The CLOS1 MAG contained the genes encoding enzymes for lactic acid utilization and did not appear to have a complete set of genes for lactose metabolism or ethanol utilization (Figure 3B). The CLOS1 MAG contained multiple pairs of EtfAB homologues, whereas the LCO1 and ACID1 MAGs only had one EtfAB pair (Figure 4). Two of the EtfB homologues in CLOS1 (LKE46_5193 and LKE46_6158 in Figure 4) clustered with an EtfB of A. woodii (awo_0871 in Figure 4) that has been shown to facilitate lactic acid utilization in complex with ecLDH (Weghoff et al., 2015). In addition, all EtfBs in this same cluster were found to be located adjacent to genes that encode lactic acid utilization proteins (e.g., LacT and ecLDH) and many originated from known lactic acid utilizing organisms (Figure 4) (Li et al., 2008; Dwidar et al., 2013; Zhu et al., 2017; Detman et al., 2019). Thus, this analysis supports the inference that CLOS1 uses lactic acid as a substrate for chain elongation. Moreover, CLOS1 was abundant only when butyric acid was the main elongation product, suggesting that chain elongation in CLOS1 uses lactic acid as the substrate and produces butyric acid as an end product.

The ACID1 MAG contained a gene encoding ecLDH but genes encoding LacT and the EtfAB associated with lactic acid utilization were not found (Figure 3B; Figure 4), suggesting ACID1 did not use lactic acid as the substrate for chain elongation. Furthermore, genes encoding lactose utilization were not found (Figure 3B), suggesting ACID1 was not using lactose as a substrate. Notably, the ACID1 MAG encoded genes of enzymes needed for ethanol production or utilization (Figure 3B) (Seedorf et al., 2008). While it remains unclear, this analysis suggests that ACID1 possibly utilized ethanol as an electron donor for chain elongation.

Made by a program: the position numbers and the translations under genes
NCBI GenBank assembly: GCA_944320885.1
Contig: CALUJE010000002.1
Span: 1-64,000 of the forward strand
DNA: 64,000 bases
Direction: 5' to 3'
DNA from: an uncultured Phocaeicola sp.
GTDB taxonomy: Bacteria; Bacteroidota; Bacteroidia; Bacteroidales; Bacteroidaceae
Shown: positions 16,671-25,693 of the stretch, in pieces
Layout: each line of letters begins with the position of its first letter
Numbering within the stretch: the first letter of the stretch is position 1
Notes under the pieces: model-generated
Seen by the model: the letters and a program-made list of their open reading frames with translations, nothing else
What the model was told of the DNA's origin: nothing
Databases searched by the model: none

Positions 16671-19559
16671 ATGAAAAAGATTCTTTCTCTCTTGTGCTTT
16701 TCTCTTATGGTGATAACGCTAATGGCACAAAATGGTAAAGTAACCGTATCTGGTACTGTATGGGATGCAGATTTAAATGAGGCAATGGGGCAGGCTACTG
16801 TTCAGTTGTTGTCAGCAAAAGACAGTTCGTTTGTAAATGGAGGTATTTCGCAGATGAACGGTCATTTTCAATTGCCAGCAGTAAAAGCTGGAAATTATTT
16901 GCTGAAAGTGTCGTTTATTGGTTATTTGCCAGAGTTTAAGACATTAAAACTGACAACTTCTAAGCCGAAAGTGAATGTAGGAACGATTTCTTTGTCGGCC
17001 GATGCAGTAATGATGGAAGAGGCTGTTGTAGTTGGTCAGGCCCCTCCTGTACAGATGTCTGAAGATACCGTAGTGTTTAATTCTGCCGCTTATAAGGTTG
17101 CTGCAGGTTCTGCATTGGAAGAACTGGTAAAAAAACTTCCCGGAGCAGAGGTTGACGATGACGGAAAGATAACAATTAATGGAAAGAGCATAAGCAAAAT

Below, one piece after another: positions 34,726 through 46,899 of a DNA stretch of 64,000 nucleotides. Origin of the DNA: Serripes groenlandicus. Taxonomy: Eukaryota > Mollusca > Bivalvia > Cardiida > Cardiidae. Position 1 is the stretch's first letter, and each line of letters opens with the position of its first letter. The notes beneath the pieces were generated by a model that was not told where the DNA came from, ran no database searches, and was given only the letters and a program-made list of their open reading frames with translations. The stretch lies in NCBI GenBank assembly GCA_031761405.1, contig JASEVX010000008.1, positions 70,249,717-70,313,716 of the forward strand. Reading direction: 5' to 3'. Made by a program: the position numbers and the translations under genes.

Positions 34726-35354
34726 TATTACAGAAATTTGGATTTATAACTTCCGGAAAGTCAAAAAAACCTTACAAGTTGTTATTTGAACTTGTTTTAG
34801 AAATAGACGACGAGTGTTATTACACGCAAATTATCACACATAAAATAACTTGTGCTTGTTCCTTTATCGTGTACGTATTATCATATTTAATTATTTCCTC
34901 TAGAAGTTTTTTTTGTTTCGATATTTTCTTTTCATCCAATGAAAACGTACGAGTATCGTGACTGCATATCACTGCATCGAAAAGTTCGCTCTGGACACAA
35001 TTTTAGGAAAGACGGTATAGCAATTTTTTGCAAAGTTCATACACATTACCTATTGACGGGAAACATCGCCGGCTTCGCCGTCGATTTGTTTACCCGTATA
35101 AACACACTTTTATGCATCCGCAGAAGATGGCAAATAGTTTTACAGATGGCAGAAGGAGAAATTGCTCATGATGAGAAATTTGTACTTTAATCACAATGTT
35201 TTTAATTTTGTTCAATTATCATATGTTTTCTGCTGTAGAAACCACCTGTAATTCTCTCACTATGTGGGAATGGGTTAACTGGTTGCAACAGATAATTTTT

4 Discussion

This study sought to determine if the metagenomic features of a microbial community fermenting a lactose-rich residue could be used to hypothesize the function of specific members of the community in fermentation process. We were able to construct a conceptual microbial community structure model containing hypothesized roles and interactions in which Actinobacteriota ferment lactose via the Leloir and bifid shunts, with lactic and acetic acids as major fermentation products, and Firmicutes contribute to the production of butyric, hexanoic, and octanoic acids by chain elongation, but using different organic carbon sources as substrates (Figure 5). We also propose the functions of a succinic acid-producing Actinobacteriota and an ethanol-producing Spirochaetota in this microbial community (Figure 5). The metagenomic data indicated that some Firmicutes in the microbial community have the potential to completely metabolize lactose, while others do not appear to have a complete set of genes for lactose utilization and are likely using lactic acid, ethanol, or another compound as their electron donating substrate. Follow-up metatranscriptomic analyses could be effective in investigating the hypothesized roles and interactions of these community members (Scarborough et al., 2018a).